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On Tanizaki: The long arc of Japan’s most highly regarded writers

Editor’s note: British theater company Complicite performs Complicite performs Shun-kin with Setagaya Public Theatre in Ann Arbor Septer 18-21, 2013. Shun-kin is based on a story by Junichiro Tanizaki.


Photo: From Shun-kin. Photo by Stephanie Berger.

In 1933, Tanizaki Junichiro published two of his best-known works: the novella “A Portrait of Shunkin,” which appeared in June, and In Praise of Shadows, an essay on Japanese aesthetics published in December of that year. In many ways these two works are suggestive both of the long arc of Tanizaki’s career as one of Japan’s most highly regarded writers – a career that had begun two decades earlier – and of a new direction Tanizaki’s work would take in the decades following the Great Kanto Earthquake of 1923.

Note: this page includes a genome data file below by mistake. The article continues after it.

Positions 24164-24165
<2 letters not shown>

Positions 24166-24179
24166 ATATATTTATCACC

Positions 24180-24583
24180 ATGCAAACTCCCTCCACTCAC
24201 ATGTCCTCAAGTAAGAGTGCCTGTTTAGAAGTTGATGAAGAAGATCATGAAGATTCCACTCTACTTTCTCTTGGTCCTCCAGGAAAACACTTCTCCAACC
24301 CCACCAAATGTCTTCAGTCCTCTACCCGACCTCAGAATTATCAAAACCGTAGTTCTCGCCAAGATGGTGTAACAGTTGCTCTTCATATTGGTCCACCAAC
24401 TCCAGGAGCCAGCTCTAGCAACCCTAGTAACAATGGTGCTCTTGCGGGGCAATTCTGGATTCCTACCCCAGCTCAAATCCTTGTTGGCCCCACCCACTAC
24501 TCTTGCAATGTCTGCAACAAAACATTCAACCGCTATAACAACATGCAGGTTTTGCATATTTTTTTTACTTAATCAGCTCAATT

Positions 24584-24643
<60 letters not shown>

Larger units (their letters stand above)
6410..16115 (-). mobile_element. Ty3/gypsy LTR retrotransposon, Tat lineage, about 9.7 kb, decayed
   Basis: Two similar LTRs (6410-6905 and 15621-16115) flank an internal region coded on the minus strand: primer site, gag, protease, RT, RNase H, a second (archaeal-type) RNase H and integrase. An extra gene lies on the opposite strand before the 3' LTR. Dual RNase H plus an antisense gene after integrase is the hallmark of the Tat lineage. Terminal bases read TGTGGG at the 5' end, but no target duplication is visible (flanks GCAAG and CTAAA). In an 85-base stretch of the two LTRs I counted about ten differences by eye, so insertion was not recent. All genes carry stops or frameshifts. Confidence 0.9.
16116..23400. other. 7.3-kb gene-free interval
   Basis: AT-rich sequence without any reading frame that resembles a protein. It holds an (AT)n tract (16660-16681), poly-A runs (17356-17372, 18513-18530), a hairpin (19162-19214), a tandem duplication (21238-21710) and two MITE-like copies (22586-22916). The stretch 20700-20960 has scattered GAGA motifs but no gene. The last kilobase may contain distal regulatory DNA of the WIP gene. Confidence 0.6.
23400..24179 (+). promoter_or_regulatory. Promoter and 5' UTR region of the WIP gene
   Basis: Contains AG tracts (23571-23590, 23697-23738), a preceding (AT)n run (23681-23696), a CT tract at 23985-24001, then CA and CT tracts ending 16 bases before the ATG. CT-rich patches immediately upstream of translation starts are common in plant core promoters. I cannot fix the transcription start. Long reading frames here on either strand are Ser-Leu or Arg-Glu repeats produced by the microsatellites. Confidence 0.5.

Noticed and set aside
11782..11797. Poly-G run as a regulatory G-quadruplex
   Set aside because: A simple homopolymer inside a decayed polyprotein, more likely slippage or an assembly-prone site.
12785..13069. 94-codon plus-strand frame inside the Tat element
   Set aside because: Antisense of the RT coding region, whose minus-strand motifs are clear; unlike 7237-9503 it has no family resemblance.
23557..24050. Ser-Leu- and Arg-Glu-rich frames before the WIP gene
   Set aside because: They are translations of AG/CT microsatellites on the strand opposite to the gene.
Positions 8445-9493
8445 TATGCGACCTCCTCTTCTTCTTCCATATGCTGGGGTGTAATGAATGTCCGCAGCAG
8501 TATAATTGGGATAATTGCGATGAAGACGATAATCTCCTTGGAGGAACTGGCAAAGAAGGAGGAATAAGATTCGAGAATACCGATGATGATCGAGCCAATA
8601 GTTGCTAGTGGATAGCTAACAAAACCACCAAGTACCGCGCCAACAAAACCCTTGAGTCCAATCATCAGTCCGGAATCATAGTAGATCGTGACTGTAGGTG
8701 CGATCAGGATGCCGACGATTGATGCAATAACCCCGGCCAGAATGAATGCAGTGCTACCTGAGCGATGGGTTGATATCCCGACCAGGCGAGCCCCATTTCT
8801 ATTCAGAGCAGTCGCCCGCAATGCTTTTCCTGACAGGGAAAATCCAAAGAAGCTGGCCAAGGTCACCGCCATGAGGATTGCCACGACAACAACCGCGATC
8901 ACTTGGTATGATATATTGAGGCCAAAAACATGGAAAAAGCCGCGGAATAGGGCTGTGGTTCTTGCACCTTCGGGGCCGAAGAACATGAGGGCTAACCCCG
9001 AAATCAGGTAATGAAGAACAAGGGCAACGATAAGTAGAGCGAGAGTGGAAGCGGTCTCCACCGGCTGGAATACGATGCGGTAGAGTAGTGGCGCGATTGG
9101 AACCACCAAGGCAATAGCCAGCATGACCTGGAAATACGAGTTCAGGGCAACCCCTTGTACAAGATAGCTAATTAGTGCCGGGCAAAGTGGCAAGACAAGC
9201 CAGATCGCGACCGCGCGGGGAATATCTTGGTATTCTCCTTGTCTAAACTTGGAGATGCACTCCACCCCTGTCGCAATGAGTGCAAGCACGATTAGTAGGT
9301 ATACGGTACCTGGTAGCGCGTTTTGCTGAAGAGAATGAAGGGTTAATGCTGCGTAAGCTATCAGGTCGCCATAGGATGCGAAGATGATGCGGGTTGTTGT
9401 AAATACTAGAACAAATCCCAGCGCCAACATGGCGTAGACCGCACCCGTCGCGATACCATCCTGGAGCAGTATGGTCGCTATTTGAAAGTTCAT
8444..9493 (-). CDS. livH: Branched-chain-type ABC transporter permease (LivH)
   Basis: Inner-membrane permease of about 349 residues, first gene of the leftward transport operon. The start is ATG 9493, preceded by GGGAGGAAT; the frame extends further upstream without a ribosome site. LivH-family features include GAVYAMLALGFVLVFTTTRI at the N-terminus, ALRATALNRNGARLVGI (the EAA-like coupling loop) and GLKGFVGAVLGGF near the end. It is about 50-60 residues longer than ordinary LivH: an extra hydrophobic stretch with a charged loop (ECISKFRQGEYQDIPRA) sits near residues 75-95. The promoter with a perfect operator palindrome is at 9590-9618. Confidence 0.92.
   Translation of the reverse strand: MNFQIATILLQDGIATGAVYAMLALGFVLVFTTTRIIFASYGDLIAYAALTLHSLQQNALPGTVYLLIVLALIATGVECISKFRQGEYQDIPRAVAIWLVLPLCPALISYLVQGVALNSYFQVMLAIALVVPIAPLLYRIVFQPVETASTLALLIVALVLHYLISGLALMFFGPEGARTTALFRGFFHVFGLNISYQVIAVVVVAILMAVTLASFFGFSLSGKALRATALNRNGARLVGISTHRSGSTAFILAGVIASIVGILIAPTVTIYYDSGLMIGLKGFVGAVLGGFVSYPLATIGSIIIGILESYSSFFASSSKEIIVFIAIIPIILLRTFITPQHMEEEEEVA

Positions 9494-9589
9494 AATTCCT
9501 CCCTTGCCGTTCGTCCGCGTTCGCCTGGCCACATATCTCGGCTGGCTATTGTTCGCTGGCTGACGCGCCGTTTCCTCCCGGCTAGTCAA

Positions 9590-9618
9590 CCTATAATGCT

Although Tanizaki’s work was characterized from the start of his career by modern and even modernist aesthetic impulses, he was also intensely interested in Japan’s past.  His debut work, “The Tattooer” (1910), which the novelist Nagain Kafu hailed as a masterpiece of modern fiction and which would launch Tanizaki’s career, is set – like “Shunkin” – in Japan’s Edo period (1600-1868) and explores the aesthetic powers of traditional Japanese tattooing, in many ways anticipating themes to which Tanizaki would return two decades later.

But much of Tanizaki’s work in the intervening decades would take up distinctly modern subjects: his “detective” fiction, like “The Thief,” would explore aspects of psychology and Freudian psychoanalysis, and Naomi, Tanizaki’s best known work, uses a Pygmalion-like tale to explore gender relations in contemporary society under the influence of the West. Nothing in this work suggests a writer who would call, in 1933, for a return to the Japanese classics or who would spend decades translating the eleventh-century Tale of Genji into modern Japanese.